Defensively, the Wolfpack's man-to-man style focuses on limiting opposing three-point attempts. Syracuse's big men tend to not pose any offensive threat. Instead, they rely on their guards knocking down perimeter shots. They have the ACC's highest point distribution from three, which is particularly worrisome on the road, where venues are constructed much differently than the Carrier Dome. NC State allows the second-lowest rate of three-point attempts and will force the Orange to try to beat them in the paint where DJ Funderburk and Wyatt Walker rank top-150 in block rate.

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Minnesota (16-8 SU, 11-13 ATS) at Nebraska (13-11 SU, 11-11-1 ATS)Wednesday, 9 p.m. ET (Big Ten Network)Free NCAAB Pick: Golden Gophers ATSBest Line Offered: BetOnline

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Nebraska is worth fading. They have lost and failed to cover their last seven games including seven-digit losses against Rutgers and Illinois. A big reason for their meltdown is the injury to center Isaac Copeland, who was the team's second-leading scorer and was overall a crucial component of its frontcourt. He averaged 30.6 minutes per game whereas Nebraska's back-up bigs had only contributed a few minutes per game. The disparity in talent is significant and the lack of depth leads Nebraska to be gassed. For example, on Saturday, they played energetically and well overall to be within two points of Purdue at half-time. But Purdue outscored them 48-31 in the second half.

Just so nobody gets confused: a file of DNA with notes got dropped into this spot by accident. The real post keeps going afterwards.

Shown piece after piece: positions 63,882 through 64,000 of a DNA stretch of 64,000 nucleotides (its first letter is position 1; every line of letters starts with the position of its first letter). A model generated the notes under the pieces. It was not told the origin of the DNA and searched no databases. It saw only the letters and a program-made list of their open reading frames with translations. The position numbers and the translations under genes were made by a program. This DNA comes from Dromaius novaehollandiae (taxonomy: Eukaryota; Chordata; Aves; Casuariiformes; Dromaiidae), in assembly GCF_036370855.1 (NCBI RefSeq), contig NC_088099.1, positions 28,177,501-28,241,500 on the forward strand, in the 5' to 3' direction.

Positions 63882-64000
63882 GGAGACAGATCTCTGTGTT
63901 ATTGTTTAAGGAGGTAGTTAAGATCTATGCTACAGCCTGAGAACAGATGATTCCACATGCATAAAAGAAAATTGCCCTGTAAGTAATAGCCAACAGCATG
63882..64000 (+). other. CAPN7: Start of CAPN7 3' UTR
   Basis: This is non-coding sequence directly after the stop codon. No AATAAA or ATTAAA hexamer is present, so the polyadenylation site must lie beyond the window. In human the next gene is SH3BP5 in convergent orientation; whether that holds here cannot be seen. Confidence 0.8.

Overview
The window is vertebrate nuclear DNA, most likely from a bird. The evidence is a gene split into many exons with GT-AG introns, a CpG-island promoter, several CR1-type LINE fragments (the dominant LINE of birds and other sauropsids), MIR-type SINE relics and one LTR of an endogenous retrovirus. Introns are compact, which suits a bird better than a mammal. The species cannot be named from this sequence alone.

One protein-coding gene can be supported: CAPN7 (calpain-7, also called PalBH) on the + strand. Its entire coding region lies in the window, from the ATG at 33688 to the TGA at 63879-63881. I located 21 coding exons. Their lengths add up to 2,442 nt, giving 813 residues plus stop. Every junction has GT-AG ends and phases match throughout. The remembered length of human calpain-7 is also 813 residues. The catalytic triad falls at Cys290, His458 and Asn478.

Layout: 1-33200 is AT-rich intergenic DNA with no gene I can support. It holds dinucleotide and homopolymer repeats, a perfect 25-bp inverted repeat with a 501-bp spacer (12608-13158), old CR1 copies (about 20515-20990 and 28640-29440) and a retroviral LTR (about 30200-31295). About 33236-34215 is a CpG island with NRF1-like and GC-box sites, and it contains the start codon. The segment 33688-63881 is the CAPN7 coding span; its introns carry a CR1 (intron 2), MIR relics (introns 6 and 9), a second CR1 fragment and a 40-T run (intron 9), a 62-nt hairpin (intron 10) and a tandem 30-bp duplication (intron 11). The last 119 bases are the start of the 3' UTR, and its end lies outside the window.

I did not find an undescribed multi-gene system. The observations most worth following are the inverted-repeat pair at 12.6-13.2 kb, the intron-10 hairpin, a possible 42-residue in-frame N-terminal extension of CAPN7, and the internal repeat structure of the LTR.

Furthermore, Isaiah Roby's two-point efficiency has dropped dramatically without the attention that Copeland absorbs from opposing defenders. The lack of front court production has placed immense pressure on Nebraska guards James Palmer and Glynn Watson, who are playing almost entire games and are very inefficient scorers. During their slump, the Huskers have mustered 64 points or fewer in six of seven losses. It's really hard to succeed with that little offensive production and with the Big Ten's third-worst defense in terms of efficiency.

Where Minnesota can thrive in particular is inside, where Copeland's first-choice backup Tanner Borchardt can't defend well without fouling. He commits 6.4 fouls per 40 minutes and has fouled out twice in his last four games. In the two games in which he did not foul out, opponents could achieve well above their average in two-point efficiency because Borchardt played softer defense in order to avoid fouls.

Minnesota, unlike Nebraska, possesses solid depth inside with Amir Coffey and Jordan Murphy, who average 15.3 and 14.5 points per game respectively, plus Daniel Oturu, who ranks 345th in two-point efficiency. Oturu and Murphy also dominate on the glass, each ranking top-100 in both offensive and defensive rebounding percentage. The Gophers, who average the highest rate of free throws in the conference, will test Nebraska's depth and wear it down inside.